THAT WE are daily drowning in falsehood and misconception is usually harmless, so long as we see the world around us primarily as entertainment. Our twin obsessions with politics and celebrity ensure that we only occasionally confront anything resembling the truth. Lately, however, things have been worse than usual.
A Texas jury has now decided that Andrea Yates -- a woman described by one of her treating doctors as "one of the sickest patients I've ever seen" -- should get life in prison for killing her children.
According to the prosecution's psychiatrist, she believed that she was trying to save the children's souls from Satan by drowning them. Yet because she knew in some abstract sense that she was committing a crime, she was convicted.
This whole sorry spectacle underlines, as nothing else could, how inadequate is our understanding of mental illness. And no wonder. Look at two recent portrayals of schizophrenia.
In the much-celebrated movie A Beautiful Mind, Russell Crowe attempts to portray the travails of mathematician John Nash, who was plagued for much of his life by paranoid schizophrenia. At first blush, Mr. Crowe seems like the ideal actor for the job given the limited range of expressiveness that he has so far demonstrated in his work. In this inaccurate and dishonest film, however, the viewer is treated to a depiction of delusions and hallucinations that are as absurd as they are entertaining, a virtual second life featuring spies and car chases. This alternative reality not only is completely at odds with what the real John Nash experienced (auditory hallucinations) but also distorts the usual experience of those who endure this terrible disease.
Schizophrenia is a devastating illness of the mind of uncertain cause; it is a heritable biological abnormality. Those who suffer from it have intermittent, sometimes sustained, difficulty perceiving reality. About 1 percent of the population (2.5 million Americans) has the illness. While delusions and hallucinations are classic symptoms, the so-called negative symptoms (lack of emotional expression, apathy and social withdrawal) are equally or more debilitating. If you want to see someone in the grip of a schizophrenic illness, look at Andrea Yates.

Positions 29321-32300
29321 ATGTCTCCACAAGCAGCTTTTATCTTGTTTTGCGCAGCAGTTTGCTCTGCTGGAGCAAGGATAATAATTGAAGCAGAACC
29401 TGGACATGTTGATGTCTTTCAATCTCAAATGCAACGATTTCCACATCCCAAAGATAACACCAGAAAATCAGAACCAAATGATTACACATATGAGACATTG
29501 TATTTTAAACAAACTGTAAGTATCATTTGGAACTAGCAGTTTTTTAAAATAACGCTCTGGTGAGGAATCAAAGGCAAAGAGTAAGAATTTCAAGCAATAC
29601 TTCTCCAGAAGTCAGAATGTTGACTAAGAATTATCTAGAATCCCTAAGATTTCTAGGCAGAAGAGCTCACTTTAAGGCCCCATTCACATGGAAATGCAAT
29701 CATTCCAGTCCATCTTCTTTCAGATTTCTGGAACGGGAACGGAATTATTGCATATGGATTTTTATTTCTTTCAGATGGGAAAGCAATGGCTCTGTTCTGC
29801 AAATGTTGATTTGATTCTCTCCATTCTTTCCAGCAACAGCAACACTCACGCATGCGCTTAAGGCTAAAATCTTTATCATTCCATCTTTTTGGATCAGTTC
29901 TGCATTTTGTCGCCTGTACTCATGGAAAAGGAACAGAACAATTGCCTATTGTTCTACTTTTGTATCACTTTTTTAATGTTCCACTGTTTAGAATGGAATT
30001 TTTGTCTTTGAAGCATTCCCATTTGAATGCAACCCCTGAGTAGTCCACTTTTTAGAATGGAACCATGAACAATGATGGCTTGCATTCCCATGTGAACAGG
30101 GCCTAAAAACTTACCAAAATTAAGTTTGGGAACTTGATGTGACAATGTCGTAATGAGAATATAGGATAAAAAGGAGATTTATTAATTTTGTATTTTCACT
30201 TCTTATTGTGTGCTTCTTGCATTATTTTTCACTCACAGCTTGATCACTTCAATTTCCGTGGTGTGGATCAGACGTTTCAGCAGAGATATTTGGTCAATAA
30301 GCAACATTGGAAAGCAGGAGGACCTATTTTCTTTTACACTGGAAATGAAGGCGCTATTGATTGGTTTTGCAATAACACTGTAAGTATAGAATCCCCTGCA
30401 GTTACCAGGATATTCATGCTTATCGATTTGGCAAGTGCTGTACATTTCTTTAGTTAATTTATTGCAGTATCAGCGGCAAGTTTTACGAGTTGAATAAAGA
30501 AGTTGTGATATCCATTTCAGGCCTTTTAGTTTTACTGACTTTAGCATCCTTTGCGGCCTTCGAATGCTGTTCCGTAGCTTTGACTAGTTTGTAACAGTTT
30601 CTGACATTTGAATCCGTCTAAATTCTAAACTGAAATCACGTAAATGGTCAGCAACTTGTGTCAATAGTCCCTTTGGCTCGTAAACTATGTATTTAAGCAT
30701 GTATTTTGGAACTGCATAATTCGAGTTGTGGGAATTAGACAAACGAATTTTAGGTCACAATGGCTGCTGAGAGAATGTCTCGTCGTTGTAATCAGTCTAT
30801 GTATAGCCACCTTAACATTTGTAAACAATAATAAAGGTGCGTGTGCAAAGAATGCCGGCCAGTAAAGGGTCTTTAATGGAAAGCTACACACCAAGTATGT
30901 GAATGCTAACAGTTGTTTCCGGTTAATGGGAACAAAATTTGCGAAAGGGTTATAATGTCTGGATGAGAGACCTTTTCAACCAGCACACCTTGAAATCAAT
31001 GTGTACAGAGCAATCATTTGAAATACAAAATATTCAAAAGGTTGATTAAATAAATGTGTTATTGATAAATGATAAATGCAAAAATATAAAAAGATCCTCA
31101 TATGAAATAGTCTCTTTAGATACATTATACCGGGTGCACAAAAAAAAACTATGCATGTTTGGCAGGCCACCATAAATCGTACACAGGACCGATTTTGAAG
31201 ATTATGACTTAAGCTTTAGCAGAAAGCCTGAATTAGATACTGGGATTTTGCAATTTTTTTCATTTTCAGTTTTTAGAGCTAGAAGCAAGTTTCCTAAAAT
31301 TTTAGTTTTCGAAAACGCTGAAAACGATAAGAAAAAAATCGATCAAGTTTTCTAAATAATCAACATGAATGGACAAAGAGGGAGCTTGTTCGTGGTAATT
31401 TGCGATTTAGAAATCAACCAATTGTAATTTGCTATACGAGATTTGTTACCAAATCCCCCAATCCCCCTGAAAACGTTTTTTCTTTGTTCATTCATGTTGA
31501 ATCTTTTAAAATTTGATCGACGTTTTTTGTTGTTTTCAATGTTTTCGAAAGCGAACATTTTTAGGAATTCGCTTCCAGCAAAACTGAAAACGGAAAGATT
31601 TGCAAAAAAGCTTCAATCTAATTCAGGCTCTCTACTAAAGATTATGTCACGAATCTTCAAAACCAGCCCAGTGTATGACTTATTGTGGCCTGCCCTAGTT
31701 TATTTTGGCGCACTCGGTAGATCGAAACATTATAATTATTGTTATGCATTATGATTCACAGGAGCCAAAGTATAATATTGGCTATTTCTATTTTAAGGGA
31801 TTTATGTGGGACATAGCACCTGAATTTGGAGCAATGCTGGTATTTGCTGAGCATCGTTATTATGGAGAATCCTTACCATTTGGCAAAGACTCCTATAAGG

The fundamental fraudulence of A Beautiful Mind is to play on the common misconception that creativity and intuition are somehow linked to madness. In fact, people with schizophrenia commonly find the most routine tasks -- shopping for food, holding a job -- monumentally difficult. Most of John Nash's contributions to game theory came before his illness was manifest.
Not to be outdone, television has now given us a portrayal of a schizophrenic. In a recent episode of The Practice, lawyers are defending a client who leaped out the window of a mental hospital while in the grip of a delusion that he was Superman and could fly. Unfortunately, he landed on and killed an unsuspecting passerby. We see him in the hospital, dressed in a Superman outfit and calling his wife "Lois."
With these images in our heads about what it means to be psychotic, is it any wonder that we cannot come up with a sensible social policy in dealing with the mentally ill?
We have, for example, over the last 40 years, decimated our inpatient public mental health system. Under the rubric of "deinstitutionalization," we have emptied our state psychiatric hospitals. Do you wonder what became of these chronically ill people? Not coincidentally, an estimated 20 percent to 25 percent of the current homeless population suffers from a diagnosable mental illness, often schizophrenia. The current lack of funding for outpatient mental health services in Maryland is a (virtually unnoticed) scandal.
And now a Texas jury has sentenced a mentally ill woman to life in prison. As is the case when profoundly retarded people have been executed, the law has shown again that it is unable to come to grips with how to deal with the most vulnerable and disabled of our citizens.
Until 1983, Texas law provided that someone could be judged insane if they knew they were committing a crime but could not stop themselves because of a mental illness. Andrea Yates might have met this test. When John Hinckley Jr. mounted a successful insanity defense after shooting President Ronald Reagan, a burst of public outrage caused legislatures in Texas and elsewhere to revert to the stricter "knew right from wrong" standard.
The movies we applaud and the laws we pass are both reflections of our dominant values. If we believe that Russell Crowe can marry Jennifer Connelly and win a Nobel Prize in spite of his schizophrenia, we are unlikely to cut Andrea Yates much slack.
An America Online poll before sentencing found 46 percent of the respondents in favor of killing her (the rest were evenly split between life in prison and hospitalization). If she is behind bars, will the children of other psychotic mothers be safer? And will our thirst for vengeance be satisfied if we call it justice? What delusional system are we operating under?
Gordon Livingston is a psychiatrist who lives in Columbia.